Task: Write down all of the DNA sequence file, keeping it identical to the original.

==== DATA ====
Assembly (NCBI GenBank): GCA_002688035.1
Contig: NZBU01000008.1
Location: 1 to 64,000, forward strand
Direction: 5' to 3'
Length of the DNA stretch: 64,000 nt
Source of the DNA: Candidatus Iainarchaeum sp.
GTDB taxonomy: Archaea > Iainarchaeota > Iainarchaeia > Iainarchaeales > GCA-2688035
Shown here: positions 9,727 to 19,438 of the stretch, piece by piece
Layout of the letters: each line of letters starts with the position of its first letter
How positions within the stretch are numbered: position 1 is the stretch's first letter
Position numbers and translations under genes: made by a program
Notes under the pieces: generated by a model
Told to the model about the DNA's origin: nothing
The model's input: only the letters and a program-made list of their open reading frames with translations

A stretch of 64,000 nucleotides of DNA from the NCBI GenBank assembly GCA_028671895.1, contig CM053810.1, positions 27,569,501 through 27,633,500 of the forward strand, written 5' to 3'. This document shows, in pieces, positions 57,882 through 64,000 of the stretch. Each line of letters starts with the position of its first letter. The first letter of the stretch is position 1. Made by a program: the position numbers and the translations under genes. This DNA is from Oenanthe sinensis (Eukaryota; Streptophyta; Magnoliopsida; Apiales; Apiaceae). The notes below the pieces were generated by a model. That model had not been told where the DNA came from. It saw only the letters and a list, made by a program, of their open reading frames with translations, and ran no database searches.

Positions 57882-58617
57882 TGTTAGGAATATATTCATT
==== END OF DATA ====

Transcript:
Assembly (NCBI GenBank): GCA_002688035.1
Contig: NZBU01000008.1
Location: 1 to 64,000, forward strand
Direction: 5' to 3'
Length of the DNA stretch: 64,000 nt
Source of the DNA: Candidatus Iainarchaeum sp.
GTDB taxonomy: Archaea > Iainarchaeota > Iainarchaeia > Iainarchaeales > GCA-2688035
Shown here: positions 9,727 to 19,438 of the stretch, piece by piece
Layout of the letters: each line of letters starts with the position of its first letter
How positions within the stretch are numbered: position 1 is the stretch's first letter
Position numbers and translations under genes: made by a program
Notes under the pieces: generated by a model
Told to the model about the DNA's origin: nothing
The model's input: only the letters and a program-made list of their open reading frames with translations

A stretch of 64,000 nucleotides of DNA from the NCBI GenBank assembly GCA_028671895.1, contig CM053810.1, positions 27,569,501 through 27,633,500 of the forward strand, written 5' to 3'. This document shows, in pieces, positions 57,882 through 64,000 of the stretch. Each line of letters starts with the position of its first letter. The first letter of the stretch is position 1. Made by a program: the position numbers and the translations under genes. This DNA is from Oenanthe sinensis (Eukaryota; Streptophyta; Magnoliopsida; Apiales; Apiaceae). The notes below the pieces were generated by a model. That model had not been told where the DNA came from. It saw only the letters and a list, made by a program, of their open reading frames with translations, and ran no database searches.

Positions 57882-58617
57882 TGTTAGGAATATATTCATT